In the experimental setup of the MRFM apparatus (Fig. 1A), a custom-fabricated mass-loaded silicon cantilever with a sub-micrometer SmCo magnetic particle attached to the tip is used as the force-sensing element (5, 6). The sample consists of vitreous silica (Suprasil W2, Heraeus Quarzglas GmbH and Company KG, Hanau, Germany) that has been irradiated by gamma rays from a 60Co source to produce spin-1/2 paramagnetic defects or E centers (unpaired electron spins on Si) (10). Experiments were performed with two different cantilever and sample combinations. In setup 1, a cantilever having a fundamental resonance frequency f = 8.7 kHz and stiffness k = 0.6 mN m-1 with a 250-nm-wide SmCo tip was used with a sample that had a spin concentration of ~1015 cm-3. In setup 2, a cantilever with f = 5.5 kHz, k = 0.11 mN m-1, and a 150-nm-wide SmCo tip was used with a ~1014 cm-3 concentration sample. The MRFM apparatus was operated in vacuum and cooled to 300 mK to reduce the thermal vibrations of the cantilever.

Electron spin resonance was excited at wrf/2p = 2.96 GHz with the use of a microwave field with amplitude B1 , 0.3 mT. In the presence of the inhomogeneous field from the tip, only those spins within a thin resonant slice satisfying the resonance condition given by B0(x, y, z) k |Btip (x,y, z) + Bextz| = wrf/f will interact with the microwave field. Here, B0(x, y, z) is the sum of the tip field, Btip(x, y, z), and a uniform external field, Bextz, produced by a superconducting magnet, and g is the gy-romagnetic ratio (g/2p = 2.8 x 1010 Hz T-1). For the vertical orientation of the cantilever shown in Fig. 1A, only those spins that are slightly to the left or right of the tip contribute to the signal. Furthermore, because of symmetry, the cantilever will respond only to the left-right imbalance of spin polarization.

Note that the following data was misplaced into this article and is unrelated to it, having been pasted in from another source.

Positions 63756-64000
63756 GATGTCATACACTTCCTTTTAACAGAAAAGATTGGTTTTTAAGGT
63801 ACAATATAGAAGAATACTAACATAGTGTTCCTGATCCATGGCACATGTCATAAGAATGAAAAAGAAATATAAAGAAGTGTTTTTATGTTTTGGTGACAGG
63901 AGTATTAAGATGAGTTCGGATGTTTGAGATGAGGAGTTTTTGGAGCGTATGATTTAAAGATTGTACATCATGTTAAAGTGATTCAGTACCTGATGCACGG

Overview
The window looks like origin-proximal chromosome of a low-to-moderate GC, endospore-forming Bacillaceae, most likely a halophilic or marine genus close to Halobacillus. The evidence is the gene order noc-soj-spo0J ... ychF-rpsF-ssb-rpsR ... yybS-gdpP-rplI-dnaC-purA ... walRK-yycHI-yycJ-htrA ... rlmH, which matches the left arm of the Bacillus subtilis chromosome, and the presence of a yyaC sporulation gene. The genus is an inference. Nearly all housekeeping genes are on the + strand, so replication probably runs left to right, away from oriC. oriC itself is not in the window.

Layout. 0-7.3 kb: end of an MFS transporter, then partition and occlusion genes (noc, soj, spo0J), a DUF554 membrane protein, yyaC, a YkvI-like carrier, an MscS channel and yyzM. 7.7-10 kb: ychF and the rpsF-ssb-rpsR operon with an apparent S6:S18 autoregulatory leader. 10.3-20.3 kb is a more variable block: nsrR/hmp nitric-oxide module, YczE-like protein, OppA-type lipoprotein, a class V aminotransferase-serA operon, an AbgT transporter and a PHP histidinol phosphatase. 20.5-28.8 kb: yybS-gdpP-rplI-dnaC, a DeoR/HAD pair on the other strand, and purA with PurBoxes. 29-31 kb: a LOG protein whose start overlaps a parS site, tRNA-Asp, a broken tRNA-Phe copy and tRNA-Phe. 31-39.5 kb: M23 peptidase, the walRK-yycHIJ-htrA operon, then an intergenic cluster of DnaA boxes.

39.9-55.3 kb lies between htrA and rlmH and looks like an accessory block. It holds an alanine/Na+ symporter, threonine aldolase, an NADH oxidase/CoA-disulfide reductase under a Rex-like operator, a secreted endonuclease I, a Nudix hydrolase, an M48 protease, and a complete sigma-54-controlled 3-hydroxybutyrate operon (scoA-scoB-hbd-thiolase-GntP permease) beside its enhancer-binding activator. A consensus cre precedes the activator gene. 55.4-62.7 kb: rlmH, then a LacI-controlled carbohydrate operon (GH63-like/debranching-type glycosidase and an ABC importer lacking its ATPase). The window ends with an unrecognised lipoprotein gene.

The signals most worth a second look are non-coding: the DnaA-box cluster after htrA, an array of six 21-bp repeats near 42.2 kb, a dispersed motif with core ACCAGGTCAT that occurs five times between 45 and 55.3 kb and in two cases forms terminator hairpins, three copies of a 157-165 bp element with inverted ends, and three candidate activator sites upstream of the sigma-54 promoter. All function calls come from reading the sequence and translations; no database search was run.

To detect spins, we use the recently developed spin manipulation protocol OSCAR (oscillating cantilever-driven adiabatic reversal), which measures the shift in the fundamental frequency of the cantilever in response to tip-spin interactions (5, 6, 11). The cantilever is self-oscillated at its fundamental resonance frequency by using a piezoelectric transducer that drives the cantilever to a fixed amplitude xpk (11, 12). As the cantilever position oscillates according to xc(t) =